Since Socrates, and especially since the later Neoplatonists, and Plotinus (2nd century CE), knowledge has been considered inherent to every human being, but occluded by the “contract” signed at birth and which obligates the consumption of the “waters of oblivion.” It’s continued as a tradition until even today, with exceptions only for fantasy literature, occultism and certain versions of Orientalism. But access to this memory is presumed to be close to absolute. That’s to say, one needs to remember with exact precision even the smallest details. This also explains the Renaissance obsession with recovering that memory which awakens us to life and to knowledge.

Only recently, new and efficient methods for preserving photographic and digital images have been developed. And while once the loss of books or artifacts was rightly considered a real catastrophe, it’s into this context that Thomas Browne’s book needs to be placed. With serious substantiation, the book argues that imagination is a valid method for the exploration and restoration of the past.

The Musaeum Clausum (the title of which might be translated as “the hidden library”), like Borges’ Book of Imaginary Beings, is perhaps the result of a melancholy longing for humankind’s ancestral losses. It could even be seen as a desire to recover something, as with the loss of the Library of Alexandria in that catastrophic fire, and even for the original state of humanity, as in Paradise Lost.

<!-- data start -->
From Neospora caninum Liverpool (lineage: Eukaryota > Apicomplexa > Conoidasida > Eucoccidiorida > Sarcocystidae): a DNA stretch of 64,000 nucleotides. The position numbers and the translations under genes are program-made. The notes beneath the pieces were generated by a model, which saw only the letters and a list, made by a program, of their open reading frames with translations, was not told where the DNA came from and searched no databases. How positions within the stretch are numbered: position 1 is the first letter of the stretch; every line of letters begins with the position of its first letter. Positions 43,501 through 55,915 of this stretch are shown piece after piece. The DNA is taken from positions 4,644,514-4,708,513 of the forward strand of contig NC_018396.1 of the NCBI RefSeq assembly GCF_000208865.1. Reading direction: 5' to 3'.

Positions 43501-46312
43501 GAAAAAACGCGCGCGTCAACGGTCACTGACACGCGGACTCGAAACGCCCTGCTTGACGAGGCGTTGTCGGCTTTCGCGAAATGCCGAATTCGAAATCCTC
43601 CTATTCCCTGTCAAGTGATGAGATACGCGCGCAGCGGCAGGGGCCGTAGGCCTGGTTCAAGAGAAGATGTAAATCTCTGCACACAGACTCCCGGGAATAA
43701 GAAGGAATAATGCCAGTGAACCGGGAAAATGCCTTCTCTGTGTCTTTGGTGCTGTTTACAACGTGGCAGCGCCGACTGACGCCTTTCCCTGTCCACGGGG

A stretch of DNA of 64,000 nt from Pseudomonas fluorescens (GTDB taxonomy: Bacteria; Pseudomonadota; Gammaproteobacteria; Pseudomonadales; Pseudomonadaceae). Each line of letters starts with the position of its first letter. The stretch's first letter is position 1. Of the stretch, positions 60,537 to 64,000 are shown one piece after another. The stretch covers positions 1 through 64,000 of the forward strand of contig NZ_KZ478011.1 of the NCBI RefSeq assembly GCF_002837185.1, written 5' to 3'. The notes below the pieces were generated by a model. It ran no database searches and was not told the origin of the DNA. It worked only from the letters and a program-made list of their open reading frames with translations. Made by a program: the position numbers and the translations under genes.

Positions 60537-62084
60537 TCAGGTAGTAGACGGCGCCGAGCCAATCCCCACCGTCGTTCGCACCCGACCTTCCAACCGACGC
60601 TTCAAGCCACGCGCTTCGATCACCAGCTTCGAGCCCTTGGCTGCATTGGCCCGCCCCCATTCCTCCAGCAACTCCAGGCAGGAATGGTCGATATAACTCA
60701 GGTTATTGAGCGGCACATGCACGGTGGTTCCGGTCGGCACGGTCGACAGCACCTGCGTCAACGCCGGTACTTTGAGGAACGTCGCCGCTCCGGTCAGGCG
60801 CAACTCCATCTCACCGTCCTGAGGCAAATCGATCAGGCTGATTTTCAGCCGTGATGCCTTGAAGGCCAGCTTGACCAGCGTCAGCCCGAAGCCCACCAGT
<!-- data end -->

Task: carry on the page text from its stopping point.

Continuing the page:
Browne’s magnificent catalog opens, not without a touch of irony and humor, with the chance to remember myth, not as fantasy, but as a compilation of origin stories that map our interiority. The list of the Musaeum Clausum survives, like a memory inherited from the Library of Alexandria. It’s a list of ghosts that relate the profound melancholy of the loss which infected the spirit of the Renaissance, and which infects us even to this day.

*Image: Cabinet of Curiosities by Domenico Remps, 1690 / Public Domain